Even for the lawyers in the room, it was hard to understand the argument. It was crazy. More than that, it was destructive. In the decades since that first erroneous gene patent, an entire industry had grown up around isolating and patenting genes–corporations had engaged in a race to identify, a race to patent, so that IP law would grant them the exclusive right to experiment, test, and license the genes they found.
Call me partial, but articles like this get my blood boiling. You can read the whole thing at that link, but here’s a summary: John Featherman, writing for Philly.com, doesn’t believe the ACLU should promote themselves as defenders of gay rights, because the ACLU defended the free speech rights of Westboro Baptist Church in court.
Here’s a sample:
“[ACLU-PA Legal Director Witold] Walczak started out by telling me, “The ACLU defends everyone’s rights and strongly believes that no one is free unless everyone is free. If government has the power to squelch Phelps it has the power to censor other unpopular groups, with the LGBT community being an unfortunate and frequent target.” Walczak later added, “ Just as the ACLU’s defense of abortion protesters doesn’t undermine our commitment to a woman’s reproductive freedom and representing the KKK doesn’t compromise our dedication to racial justice, defending Phelps’ free-speech rights is consistent with our LGBT-rights work.”
I don’t know. I just don’t see it. Maybe I’m just not sophisticated or hip enough to see how you can represent the interests of opposing parties at the same time. To me, a former candidate for political office, that’s like taking money from a donor and then turning around and giving it to their worst enemy. In my world, you just don’t do that.”
So, first of all… WBC is the LGBT community’s worst enemy? Really? Not the politicians who want to prevent us from marrying the people we love, and put us in jail for having sex? Not the religious leaders who incite violence against us, and push foreign nations to legalize the execution of gays? Not the fake psychologists who claim electroshock treatments and solitary confinement can turn gay children straight?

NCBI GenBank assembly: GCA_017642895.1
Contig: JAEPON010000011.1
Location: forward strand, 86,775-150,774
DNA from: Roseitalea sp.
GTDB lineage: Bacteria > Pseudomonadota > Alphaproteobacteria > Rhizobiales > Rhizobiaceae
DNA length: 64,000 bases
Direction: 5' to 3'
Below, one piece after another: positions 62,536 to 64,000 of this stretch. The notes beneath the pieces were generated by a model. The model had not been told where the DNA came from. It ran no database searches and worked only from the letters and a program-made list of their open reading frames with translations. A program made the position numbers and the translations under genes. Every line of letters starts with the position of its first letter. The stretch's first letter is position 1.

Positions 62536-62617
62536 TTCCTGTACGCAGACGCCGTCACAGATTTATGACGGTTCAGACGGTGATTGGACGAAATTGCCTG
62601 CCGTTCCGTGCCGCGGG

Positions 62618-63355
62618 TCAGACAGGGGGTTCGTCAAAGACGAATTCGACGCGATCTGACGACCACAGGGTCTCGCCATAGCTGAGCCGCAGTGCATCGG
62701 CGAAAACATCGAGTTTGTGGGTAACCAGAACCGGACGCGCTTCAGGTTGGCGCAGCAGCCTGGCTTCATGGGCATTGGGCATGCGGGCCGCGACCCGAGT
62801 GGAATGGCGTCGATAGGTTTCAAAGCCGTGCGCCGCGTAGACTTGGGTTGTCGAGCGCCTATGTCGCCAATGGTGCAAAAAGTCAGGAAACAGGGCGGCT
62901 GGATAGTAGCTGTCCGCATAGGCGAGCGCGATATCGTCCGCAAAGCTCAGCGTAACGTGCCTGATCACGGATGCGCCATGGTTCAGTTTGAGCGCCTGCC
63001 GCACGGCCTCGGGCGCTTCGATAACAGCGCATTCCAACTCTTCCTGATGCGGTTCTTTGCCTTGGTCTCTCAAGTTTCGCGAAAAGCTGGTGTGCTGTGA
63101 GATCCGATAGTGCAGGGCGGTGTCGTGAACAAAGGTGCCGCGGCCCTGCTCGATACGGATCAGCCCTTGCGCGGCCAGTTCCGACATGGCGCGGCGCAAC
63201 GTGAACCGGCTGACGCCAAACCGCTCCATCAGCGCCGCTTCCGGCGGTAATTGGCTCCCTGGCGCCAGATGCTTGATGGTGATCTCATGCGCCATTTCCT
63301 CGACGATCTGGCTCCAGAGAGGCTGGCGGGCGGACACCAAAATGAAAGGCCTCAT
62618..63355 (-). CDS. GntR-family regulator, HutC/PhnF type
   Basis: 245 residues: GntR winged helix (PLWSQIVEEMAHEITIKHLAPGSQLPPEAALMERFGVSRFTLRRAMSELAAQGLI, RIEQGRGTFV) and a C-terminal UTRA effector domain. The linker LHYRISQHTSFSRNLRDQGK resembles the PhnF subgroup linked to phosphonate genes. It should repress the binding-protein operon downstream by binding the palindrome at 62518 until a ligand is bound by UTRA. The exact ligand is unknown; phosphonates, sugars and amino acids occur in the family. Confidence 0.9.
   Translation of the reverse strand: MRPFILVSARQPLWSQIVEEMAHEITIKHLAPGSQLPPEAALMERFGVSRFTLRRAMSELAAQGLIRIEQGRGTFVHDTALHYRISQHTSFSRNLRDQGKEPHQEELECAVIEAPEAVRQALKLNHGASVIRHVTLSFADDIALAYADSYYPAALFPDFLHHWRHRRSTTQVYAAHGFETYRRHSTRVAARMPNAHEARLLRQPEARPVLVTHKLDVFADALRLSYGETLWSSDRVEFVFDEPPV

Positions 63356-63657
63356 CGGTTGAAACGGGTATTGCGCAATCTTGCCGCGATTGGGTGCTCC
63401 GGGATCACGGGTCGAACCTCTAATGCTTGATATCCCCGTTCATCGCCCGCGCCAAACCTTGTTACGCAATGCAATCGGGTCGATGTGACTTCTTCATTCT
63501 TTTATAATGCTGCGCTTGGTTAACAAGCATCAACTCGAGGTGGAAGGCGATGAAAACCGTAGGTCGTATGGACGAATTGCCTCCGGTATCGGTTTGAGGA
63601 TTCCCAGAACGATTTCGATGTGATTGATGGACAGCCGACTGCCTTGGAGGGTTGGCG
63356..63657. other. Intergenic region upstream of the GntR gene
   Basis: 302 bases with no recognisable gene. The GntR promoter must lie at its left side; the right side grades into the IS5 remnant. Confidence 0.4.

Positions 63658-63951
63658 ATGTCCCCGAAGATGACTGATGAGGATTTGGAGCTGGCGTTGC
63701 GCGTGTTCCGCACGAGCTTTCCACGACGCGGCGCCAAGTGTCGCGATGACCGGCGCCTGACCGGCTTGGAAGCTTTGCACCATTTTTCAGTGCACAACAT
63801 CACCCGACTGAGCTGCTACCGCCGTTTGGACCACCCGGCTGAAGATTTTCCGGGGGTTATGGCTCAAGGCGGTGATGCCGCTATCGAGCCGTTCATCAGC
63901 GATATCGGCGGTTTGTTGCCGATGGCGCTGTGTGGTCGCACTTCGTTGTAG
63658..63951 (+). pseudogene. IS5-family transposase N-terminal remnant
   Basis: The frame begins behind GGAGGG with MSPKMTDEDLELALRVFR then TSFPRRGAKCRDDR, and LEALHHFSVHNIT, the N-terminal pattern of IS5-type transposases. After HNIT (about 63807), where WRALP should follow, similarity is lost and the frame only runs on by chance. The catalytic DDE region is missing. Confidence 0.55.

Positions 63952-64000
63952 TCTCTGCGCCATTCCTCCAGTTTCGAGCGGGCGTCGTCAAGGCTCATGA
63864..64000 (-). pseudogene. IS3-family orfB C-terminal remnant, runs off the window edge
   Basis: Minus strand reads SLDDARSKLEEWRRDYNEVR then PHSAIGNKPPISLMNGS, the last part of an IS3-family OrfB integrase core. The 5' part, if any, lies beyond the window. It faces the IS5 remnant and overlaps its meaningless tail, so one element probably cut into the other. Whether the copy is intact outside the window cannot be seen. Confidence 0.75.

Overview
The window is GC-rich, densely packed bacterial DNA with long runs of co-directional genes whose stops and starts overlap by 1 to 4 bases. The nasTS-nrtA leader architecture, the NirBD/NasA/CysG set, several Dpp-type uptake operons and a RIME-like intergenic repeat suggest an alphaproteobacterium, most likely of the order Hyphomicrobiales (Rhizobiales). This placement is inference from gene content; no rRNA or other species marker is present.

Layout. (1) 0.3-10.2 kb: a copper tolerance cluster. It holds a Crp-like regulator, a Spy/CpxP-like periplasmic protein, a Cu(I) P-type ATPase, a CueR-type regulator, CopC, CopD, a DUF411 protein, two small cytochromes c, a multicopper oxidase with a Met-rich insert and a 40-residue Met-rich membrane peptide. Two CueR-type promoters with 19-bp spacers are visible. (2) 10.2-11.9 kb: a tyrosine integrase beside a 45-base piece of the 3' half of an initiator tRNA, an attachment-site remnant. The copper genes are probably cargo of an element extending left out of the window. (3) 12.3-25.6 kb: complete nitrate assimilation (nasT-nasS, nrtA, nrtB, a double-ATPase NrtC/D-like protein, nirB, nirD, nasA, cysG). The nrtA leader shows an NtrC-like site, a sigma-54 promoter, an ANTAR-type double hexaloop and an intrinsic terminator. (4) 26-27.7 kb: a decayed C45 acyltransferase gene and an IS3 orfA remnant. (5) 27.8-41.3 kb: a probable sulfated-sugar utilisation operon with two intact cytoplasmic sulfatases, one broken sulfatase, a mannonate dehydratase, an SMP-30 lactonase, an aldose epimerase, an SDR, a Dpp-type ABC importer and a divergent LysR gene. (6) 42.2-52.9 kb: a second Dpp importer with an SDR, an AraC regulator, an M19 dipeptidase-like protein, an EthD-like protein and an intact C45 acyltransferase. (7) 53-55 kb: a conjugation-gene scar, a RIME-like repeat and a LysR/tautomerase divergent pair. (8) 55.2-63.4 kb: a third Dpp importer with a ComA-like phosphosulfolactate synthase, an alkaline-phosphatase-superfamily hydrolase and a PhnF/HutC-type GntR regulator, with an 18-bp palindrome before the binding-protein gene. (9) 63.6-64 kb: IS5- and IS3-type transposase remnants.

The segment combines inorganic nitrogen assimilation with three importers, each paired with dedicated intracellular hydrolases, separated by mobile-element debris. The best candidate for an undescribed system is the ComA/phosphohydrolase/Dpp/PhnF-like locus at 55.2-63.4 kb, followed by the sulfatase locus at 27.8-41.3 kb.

No, those aren’t our worst enemies. People who say nasty things about us. They’re our worst enemies. Continue Reading
Don’t get me wrong, I love what I do. I hardly need validation from celebrities to make me feel good about my job. Still, it was a nice start to the week to read George R. R. Martin’s screed against nationwide voter suppression efforts. A sampling:
The people behind these efforts at disenfranchising large groups of voters (the young, the old, the black, the brown) are not Republicans, since clearly they have scant regard for our republic or its values. They are oligarchs and racists clad in the skins of dead elephants.
As a fan of GRRM’s books, I’m also a regular reader of his blog. Naturally I posted a comment thanking him on behalf of his fans at the ACLU of Pennsylvania, where we just wrapped up a two-week-long lawsuit against the state’s voter suppression law. We’re expecting a decision this week, so we’re all on pins and needles right now. It’s nice to see that an author I respect and admire is willing to speak out against such injustice.
Now… how do I parlay this into a blurb from GRRM?
So a high school principal in Tennessee, Dorothy Bond, was using the PA system to preach about Jesus Christ and his sacrifice. She was holding assemblies to tell her students that gay people “weren’t on God’s path” and were “going to hell.” She promised 60-day suspensions for any students guilty of same-sex PDAs. She also told female students that if they got preganant their lives would be over, and that they would end up “jobless, homeless, and living off the government.”
So then the ACLU found out, and we sent the school district a letter. Three hours later, Dorothy Bond was unemployed.
Dan Savage says: “The ACLU means business, and they will fuck you up.”
What a way to end the week. I’ll be walking on air all the way home.